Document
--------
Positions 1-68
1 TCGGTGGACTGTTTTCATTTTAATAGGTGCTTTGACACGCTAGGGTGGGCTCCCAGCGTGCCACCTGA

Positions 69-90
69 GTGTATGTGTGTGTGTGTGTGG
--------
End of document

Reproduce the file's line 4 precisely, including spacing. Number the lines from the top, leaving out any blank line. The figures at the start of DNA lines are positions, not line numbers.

69 GTGTATGTGTGTGTGTGTGTGG